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The USA home buying process is radically different from the UK process. Here are some of the features that actually change the way people behave:

  • An offer is made with a goodwill payment of 1%. This acts to reduce the likelihood of people making multiple offers…
  • If an offer is accepted by the seller it’s a legally binding contract for the seller, the buyer can still pull out at several check-points but the seller cannot continue to market the property. This acts to prevent gazumping.
  • The buyer employs a professional to conduct an inspection. Professional? This person is not a qualified surveyor, no qualifications required. The fellow who conducted my inspection was like a caring dad who checked every window, every piece of equipment. He lit the oven, made ice, turned on the washing machine, checked all the lights and electric circuits, the boiler etc He gave me advice on how to look after the property and questions I should ask the Home Owners Association (HOA). He recommended that I attend a HOA meeting. He made observations about the other tenants. He was awesome. A buyer can pull out of the agreement after an inspection.
  • Immediately prior to the money exchanging there is a ‘walk through’ of the property in the estate that it will be handed over. The money is not exchanged if the purchaser is unhappy with the walk through. My ‘Inspector’ explained that a resident may have a big leaving party that leaves broken windows and toilets etc. The final walk through makes sure that they pay for any damage between agreement and departure. Nice.

Meanwhile my inspection raised lots of minor functional questions, like

  • How does the intercom work – there’s no in apartment equipment – is there a cell phone app for that?
  • Are those sockets for internet connections or phones?
  • Can I put more powerful bulbs in that light fitting?

It feels good to shift to asking trivial functional questions, clearly the big stuff is working well. The apartment is 4 miles from work and has ample bike storage in the basement. I could get fit in the summer. The route to work is through prettily housed suburbs.

As the inspector checked the apartment I pondered the view, watching the tail’ lights of city traffic. I felt at home. It felt right despite being so very different from my little hidden garden cottage in Reading. We all change as does the world around us. Time for a high rise garment with  scary balcony…..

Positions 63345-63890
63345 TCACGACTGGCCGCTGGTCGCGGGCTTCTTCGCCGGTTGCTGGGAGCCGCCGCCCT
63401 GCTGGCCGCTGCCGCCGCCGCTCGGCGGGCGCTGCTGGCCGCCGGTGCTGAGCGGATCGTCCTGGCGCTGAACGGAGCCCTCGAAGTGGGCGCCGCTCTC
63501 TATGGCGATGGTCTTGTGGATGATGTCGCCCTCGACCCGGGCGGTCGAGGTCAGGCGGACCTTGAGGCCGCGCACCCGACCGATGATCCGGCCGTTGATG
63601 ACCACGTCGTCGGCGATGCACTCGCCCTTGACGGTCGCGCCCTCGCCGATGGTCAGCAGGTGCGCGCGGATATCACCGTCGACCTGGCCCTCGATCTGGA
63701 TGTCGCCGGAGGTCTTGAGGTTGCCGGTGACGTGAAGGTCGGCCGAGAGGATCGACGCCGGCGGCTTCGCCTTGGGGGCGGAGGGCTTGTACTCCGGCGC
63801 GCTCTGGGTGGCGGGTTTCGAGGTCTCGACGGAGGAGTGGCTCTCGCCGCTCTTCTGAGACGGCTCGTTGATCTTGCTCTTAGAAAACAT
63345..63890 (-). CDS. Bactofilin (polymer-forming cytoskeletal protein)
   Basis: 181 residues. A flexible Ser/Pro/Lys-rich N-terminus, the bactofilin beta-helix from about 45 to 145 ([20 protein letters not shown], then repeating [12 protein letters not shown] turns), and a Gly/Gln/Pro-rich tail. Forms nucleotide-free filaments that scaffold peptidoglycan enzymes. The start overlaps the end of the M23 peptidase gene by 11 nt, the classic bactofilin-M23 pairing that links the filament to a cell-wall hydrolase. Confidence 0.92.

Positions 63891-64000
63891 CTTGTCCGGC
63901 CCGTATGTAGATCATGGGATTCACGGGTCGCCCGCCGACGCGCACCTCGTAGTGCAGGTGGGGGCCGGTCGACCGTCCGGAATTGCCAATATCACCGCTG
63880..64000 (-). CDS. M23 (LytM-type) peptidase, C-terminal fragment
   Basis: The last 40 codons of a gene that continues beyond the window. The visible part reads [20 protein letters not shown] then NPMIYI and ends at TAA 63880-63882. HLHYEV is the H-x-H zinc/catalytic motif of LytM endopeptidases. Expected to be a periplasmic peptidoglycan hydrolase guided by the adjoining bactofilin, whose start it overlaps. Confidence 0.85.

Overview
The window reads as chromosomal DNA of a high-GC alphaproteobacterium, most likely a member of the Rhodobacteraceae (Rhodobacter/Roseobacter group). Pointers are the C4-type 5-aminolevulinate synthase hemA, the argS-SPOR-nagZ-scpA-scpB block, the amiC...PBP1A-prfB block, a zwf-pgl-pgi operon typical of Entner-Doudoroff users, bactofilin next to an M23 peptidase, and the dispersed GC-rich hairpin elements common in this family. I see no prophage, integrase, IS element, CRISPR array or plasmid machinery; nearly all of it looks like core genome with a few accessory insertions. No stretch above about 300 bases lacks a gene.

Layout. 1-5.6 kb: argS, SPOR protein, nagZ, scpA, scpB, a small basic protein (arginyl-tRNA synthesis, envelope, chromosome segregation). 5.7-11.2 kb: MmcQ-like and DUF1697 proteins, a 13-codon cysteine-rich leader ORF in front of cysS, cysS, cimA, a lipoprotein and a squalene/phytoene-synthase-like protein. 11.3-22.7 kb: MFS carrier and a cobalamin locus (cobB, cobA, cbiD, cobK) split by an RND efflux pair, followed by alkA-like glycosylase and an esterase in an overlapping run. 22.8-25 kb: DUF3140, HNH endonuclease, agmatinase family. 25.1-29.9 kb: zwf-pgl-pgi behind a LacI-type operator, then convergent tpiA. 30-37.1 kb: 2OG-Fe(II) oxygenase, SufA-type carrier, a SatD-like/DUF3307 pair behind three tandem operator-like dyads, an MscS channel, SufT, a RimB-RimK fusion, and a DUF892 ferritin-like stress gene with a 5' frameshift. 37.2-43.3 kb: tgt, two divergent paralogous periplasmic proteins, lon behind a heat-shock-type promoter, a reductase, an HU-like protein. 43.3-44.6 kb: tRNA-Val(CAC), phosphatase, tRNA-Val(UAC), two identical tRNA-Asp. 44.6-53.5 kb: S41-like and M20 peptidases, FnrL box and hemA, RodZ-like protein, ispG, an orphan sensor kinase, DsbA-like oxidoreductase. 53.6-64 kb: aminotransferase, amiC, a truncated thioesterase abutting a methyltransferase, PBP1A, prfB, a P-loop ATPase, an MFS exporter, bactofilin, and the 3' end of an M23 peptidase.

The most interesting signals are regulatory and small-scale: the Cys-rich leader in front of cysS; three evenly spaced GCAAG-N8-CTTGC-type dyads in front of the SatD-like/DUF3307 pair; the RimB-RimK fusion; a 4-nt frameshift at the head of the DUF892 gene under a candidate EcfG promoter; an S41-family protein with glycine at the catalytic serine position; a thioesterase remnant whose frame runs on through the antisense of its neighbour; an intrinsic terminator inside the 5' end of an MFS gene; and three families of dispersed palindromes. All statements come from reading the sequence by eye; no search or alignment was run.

2 votes rating 5

3 bits of lovely banter on “inspection”

  1. Mari writes:

    If there is a callbox at the main entrance to the building, the concierge (if you have one) or the building management will put your cell phone or telephone into the system and it will show up on the callbox. It will call you when someone selects your name/number and you can unlock the door with the keypad on your phone (usually 1 or 9). 🙂 I added our callboxes (we have two) to my phone contacts list so I can direct people to the appropriate door (the callbox opens a courtyard gate as well as the building door for two separate buildings. This confuses people sometimes and I have to give them instructions through the callbox…like “door on your left” or “door on your right” depending on the entrance they call me from. Also, having it in my contacts allows me to ignore “accidental” calls when I am not expecting anyone (sometimes people do try to get in by hitting random buttons).



  2. Mari writes:

    Oh, another thought, you should ask if there is a security camera at the entrance and if this available for you to view on your TV. Some places have a special channel on the TV for viewing the building cameras. 🙂



  3. wendy writes:

    Thanks! Must get a USA phone, it’s about 3x the cost of phone/data service in the UK, but probably cheaper than international roaming charges….



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